Photo of Baroness Smith of Basildon Baroness Smith of Basildon Shadow Leader of the House of Lords, Shadow Spokesperson (Northern Ireland), Shadow Spokesperson (Cabinet Office)

My Lords, I shall speak relatively briefly, I hope, on this issue. I welcome Amendment 8 in the name of the noble Baroness, Lady Evans, and I thank the Minister for his comments. My noble friend Lady Andrews spoke at Second Reading, as did other noble Lords, about the historical significance this building has, and I am pleased that that has led to the amendment today to ensure that a duty is placed on the sponsor body to have regard to,

“the special architectural, archaeological and historical significance of the Palace of Westminster”.

The amendment addresses the concerns felt across the whole House and we welcome it.

On the amendment in the name of the noble Lord, Lord Cormack, in a sense, what he is saying is the very basis of the restoration and renewal programme. I said before that we all recognise that there is that line to be trod between the necessary changes to the building and preserving its historical fabric. The whole basis of this programme is that, while we recognise the historical and archaeological implications of the building, we adapt it for modern use. He made a point in his amendment about us returning to the building. If we were not going to return to the building, we could just have a museum and patch everything up as it is now. However, because we are returning to the building, we need to have those types of adaptations and improvements. The only reason so many of our historic buildings have survived is because they have been adapted to modern use. If you go back to history, the reason why we have so many old buildings is because they have been kept in use and modernised over many years. I am also pleased that the noble Lord, Lord Cormack, makes reference to the building’s status as part of the UNESCO world heritage site, as that is an important distinction to make. The point of his amendment, which is well made, is covered in Amendment 8, so we are grateful to the Minister and the Government for bringing it forward.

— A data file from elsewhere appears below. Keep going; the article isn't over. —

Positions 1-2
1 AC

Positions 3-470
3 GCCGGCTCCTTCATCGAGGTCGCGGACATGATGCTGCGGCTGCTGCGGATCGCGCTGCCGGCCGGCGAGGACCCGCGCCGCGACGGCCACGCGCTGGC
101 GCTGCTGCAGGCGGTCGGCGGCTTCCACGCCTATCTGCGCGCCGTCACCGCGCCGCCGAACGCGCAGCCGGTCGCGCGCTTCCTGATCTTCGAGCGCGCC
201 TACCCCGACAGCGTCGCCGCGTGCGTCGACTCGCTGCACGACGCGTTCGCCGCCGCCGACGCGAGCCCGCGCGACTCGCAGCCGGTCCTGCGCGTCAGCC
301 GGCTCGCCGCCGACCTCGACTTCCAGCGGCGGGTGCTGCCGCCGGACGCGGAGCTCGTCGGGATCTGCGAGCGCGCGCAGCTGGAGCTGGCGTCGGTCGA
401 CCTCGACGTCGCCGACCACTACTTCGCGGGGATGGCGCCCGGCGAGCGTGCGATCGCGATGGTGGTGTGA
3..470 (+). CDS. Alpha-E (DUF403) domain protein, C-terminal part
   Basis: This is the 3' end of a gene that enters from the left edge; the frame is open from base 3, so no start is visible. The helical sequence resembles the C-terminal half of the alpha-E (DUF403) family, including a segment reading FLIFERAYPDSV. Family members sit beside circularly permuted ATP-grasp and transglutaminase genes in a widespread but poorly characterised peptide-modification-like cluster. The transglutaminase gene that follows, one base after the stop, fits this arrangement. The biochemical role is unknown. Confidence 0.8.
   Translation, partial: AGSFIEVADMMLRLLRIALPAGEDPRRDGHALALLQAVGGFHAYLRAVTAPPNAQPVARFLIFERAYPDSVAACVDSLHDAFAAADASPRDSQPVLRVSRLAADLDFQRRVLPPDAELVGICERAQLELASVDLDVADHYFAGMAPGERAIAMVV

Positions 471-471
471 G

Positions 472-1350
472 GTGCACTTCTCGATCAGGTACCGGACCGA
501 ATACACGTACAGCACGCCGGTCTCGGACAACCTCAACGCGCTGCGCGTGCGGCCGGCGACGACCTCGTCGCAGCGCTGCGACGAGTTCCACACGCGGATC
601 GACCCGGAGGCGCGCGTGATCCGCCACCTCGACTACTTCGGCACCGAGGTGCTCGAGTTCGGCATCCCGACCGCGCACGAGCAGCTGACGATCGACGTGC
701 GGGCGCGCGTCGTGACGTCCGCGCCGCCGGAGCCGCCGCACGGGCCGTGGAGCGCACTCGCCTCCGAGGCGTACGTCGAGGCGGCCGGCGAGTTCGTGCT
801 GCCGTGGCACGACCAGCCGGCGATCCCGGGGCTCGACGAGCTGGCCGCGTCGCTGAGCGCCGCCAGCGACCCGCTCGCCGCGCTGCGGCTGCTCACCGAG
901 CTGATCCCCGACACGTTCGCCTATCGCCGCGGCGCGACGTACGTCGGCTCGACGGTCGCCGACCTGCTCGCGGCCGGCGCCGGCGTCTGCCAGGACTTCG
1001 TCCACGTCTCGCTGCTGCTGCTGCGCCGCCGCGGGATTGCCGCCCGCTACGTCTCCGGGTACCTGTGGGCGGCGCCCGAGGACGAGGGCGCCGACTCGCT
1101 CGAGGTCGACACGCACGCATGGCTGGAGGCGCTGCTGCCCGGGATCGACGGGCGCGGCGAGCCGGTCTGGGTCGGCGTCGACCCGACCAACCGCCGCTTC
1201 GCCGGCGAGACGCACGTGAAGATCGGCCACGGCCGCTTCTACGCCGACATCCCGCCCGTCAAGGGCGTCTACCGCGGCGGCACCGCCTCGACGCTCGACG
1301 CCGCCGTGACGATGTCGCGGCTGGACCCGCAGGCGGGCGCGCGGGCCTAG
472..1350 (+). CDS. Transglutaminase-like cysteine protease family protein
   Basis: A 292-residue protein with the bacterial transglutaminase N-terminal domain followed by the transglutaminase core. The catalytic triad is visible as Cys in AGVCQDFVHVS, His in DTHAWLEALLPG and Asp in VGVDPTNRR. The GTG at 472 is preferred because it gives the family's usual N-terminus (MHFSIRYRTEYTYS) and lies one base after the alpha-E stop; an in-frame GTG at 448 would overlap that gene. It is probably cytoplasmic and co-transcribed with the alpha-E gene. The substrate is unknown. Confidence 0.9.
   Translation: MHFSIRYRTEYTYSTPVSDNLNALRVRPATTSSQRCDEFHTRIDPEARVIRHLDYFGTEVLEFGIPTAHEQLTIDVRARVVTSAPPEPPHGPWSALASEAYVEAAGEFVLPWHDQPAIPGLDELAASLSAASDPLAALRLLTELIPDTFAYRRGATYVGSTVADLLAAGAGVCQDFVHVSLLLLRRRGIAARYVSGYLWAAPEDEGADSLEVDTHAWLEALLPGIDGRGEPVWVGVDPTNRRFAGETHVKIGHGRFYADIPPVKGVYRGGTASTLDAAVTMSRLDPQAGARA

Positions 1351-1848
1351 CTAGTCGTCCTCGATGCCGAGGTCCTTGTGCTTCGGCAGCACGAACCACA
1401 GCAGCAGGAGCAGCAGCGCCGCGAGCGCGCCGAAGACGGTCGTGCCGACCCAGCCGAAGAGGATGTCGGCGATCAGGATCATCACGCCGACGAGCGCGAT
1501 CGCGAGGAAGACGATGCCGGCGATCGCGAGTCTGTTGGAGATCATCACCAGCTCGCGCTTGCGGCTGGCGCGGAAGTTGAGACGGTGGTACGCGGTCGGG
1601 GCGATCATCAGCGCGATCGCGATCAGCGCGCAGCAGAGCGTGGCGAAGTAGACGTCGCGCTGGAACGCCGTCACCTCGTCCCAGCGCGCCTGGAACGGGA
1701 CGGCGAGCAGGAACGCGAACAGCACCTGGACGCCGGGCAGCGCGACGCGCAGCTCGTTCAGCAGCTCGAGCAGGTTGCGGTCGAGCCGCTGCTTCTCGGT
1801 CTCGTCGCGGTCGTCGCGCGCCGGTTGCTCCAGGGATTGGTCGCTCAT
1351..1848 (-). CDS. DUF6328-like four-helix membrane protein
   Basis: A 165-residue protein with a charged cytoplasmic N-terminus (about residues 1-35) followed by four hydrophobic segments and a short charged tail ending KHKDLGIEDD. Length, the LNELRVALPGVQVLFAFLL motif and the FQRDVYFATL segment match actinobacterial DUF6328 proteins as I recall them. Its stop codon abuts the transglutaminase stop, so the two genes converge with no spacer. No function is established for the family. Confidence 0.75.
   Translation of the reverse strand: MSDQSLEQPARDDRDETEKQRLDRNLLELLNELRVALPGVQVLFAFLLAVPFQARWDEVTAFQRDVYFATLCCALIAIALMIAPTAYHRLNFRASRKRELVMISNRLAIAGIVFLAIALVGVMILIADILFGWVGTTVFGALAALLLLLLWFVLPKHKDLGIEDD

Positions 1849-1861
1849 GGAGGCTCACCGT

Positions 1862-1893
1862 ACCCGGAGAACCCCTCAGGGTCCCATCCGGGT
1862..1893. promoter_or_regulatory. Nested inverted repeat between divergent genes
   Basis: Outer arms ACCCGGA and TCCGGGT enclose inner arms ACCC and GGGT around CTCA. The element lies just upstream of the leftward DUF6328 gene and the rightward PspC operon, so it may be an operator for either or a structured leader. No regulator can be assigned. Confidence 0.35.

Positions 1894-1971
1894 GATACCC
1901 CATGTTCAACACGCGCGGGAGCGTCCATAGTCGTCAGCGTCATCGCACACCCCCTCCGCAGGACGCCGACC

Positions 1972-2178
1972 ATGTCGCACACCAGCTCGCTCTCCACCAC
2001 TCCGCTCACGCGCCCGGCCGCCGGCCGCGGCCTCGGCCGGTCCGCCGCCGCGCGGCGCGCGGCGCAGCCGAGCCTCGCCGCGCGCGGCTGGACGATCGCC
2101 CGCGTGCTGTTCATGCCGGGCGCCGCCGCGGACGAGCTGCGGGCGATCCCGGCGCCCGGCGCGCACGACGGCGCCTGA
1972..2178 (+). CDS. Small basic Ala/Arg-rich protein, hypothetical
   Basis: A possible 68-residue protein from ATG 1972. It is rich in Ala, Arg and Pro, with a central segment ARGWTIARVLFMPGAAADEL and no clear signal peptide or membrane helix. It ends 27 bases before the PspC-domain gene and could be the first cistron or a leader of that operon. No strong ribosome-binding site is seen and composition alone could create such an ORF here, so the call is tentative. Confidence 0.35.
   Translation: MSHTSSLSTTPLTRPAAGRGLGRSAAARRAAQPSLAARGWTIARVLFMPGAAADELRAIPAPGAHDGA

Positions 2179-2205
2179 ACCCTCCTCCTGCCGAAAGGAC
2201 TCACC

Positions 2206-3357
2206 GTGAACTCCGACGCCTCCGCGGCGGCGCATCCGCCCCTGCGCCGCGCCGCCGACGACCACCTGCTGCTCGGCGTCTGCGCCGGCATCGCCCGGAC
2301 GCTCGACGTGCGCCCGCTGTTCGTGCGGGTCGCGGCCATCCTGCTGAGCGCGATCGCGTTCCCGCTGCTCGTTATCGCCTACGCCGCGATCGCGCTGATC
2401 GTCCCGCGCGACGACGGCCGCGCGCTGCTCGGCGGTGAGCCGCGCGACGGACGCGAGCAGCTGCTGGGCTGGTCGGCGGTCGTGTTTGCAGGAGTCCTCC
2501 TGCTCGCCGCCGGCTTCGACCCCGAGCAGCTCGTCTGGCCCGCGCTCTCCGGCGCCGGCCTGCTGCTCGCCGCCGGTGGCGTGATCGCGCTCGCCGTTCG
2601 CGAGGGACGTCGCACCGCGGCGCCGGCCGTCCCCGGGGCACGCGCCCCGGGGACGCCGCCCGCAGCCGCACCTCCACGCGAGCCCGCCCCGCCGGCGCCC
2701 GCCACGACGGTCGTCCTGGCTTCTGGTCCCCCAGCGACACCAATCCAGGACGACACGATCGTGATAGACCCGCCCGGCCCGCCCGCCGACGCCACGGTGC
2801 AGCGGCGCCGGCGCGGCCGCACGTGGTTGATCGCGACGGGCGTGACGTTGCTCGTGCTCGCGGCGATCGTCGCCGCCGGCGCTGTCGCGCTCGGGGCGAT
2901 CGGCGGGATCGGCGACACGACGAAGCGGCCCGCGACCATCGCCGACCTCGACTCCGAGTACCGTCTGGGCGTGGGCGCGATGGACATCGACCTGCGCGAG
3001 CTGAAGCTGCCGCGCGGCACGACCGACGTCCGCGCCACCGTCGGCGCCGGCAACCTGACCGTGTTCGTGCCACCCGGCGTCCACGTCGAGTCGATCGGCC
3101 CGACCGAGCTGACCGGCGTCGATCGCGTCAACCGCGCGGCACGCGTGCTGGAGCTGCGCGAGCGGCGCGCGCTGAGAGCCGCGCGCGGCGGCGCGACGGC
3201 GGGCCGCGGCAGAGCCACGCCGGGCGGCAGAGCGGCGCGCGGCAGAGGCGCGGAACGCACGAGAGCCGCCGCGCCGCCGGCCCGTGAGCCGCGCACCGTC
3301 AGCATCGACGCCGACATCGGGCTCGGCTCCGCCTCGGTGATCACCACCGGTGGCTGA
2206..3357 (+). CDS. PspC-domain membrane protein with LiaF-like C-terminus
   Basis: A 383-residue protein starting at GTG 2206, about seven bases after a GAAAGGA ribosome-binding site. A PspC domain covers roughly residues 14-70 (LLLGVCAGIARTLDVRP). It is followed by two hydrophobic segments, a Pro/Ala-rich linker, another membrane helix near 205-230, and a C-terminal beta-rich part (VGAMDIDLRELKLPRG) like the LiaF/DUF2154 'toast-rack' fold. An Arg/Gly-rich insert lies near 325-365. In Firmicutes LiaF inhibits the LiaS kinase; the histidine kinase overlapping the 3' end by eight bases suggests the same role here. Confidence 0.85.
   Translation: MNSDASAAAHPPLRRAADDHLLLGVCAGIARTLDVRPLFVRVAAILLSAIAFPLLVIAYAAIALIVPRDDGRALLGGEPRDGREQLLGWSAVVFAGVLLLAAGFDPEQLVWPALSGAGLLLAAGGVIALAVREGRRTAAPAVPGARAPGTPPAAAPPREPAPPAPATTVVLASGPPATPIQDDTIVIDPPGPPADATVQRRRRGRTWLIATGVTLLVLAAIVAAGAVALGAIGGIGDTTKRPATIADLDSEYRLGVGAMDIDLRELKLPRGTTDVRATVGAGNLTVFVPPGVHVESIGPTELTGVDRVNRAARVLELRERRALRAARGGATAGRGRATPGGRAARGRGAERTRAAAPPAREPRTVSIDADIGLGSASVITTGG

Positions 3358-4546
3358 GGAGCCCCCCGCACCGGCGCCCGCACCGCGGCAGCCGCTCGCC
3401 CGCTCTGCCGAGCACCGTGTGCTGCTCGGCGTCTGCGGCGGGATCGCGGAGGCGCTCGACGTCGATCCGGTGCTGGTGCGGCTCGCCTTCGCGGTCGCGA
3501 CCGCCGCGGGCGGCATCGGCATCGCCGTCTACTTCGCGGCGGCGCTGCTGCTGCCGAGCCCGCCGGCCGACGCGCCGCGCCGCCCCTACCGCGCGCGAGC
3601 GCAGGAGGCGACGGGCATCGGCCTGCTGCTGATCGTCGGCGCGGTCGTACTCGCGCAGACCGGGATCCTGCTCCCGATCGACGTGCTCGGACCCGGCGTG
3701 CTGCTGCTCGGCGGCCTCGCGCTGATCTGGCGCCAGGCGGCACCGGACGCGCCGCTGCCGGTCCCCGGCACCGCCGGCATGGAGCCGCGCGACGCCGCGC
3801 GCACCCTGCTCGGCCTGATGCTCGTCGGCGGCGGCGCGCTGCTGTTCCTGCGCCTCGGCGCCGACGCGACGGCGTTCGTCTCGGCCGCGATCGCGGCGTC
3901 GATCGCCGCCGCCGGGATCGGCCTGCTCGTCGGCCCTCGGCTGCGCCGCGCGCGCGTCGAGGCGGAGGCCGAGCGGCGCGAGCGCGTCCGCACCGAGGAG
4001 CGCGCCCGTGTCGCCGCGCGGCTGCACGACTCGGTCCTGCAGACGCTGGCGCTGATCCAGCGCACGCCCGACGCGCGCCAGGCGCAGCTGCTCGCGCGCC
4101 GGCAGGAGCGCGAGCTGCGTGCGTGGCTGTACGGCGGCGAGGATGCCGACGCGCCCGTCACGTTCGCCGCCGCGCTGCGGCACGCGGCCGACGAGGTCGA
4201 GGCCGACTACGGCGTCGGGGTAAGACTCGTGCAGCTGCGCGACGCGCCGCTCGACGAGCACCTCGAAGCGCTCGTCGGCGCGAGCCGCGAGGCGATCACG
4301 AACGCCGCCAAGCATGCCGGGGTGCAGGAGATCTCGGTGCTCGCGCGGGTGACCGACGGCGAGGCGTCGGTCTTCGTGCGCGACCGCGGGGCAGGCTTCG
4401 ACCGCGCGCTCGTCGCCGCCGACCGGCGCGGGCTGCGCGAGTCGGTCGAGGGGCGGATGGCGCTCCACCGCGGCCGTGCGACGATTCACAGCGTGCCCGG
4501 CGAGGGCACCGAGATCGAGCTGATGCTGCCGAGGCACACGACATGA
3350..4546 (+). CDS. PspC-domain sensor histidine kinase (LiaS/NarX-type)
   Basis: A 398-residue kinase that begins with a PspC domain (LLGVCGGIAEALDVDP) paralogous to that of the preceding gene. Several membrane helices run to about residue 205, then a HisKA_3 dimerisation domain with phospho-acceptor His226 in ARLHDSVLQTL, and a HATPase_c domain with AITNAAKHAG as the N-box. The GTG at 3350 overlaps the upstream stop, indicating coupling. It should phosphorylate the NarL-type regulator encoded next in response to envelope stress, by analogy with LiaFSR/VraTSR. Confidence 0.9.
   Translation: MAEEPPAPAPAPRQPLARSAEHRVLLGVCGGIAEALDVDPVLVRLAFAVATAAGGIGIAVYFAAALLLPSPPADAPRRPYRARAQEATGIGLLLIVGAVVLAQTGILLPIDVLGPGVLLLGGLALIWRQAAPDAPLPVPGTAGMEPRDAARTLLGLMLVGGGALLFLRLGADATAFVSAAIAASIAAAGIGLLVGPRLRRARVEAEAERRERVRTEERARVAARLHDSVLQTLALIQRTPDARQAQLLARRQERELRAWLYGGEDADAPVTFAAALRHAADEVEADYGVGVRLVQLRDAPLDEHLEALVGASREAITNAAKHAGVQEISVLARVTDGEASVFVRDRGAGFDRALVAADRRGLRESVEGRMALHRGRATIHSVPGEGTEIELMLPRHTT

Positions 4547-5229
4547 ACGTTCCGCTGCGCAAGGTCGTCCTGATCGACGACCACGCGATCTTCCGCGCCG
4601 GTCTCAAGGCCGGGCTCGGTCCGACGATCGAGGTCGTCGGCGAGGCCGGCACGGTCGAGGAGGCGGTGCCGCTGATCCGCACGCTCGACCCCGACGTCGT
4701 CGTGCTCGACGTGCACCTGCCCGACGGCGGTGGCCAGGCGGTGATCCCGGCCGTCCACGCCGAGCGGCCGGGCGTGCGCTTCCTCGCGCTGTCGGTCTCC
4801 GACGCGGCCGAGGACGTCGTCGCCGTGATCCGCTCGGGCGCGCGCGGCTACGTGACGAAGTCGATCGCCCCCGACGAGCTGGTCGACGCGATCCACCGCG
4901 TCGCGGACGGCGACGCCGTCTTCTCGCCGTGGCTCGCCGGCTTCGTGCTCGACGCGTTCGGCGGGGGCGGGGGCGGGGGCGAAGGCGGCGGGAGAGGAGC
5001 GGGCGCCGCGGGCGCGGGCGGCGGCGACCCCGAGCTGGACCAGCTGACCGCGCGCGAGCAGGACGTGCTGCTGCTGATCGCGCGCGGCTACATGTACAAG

Photo of Earl Howe Earl Howe The Minister of State, Ministry of Defence, Deputy Leader of the House of Lords

My Lords, I am extremely grateful to all noble Lords who have taken part in this short debate and for their welcome of the wording of the amendment before us. It resolves very neatly the concerns raised by many noble Lords and indeed many Members of the other place, and I am genuinely glad that noble Lords feel that it is entirely appropriate.

I hope that I can briefly give some words of comfort to my noble friend Lord Cormack and the noble Baroness, Lady Andrews, on their perfectly understandable concerns about the condition of the medieval cloisters. First, I assure them that Cloister Court is part of the Palace of Westminster. That point is material, because it means that it will be included in the restoration and renewal works. Furthermore, however, the House authorities are planning some exterior conservation works in Cloister Court before restoration and renewal begins. Following that, the whole Palace, including both the external and internal spaces of Cloister Court, are in scope for the restoration and renewal works. With those words, I hope that my noble friend in particular will be at least partly reassured on his concerns.

Amendment 8 agreed.

Amendments 9 to 11 not moved.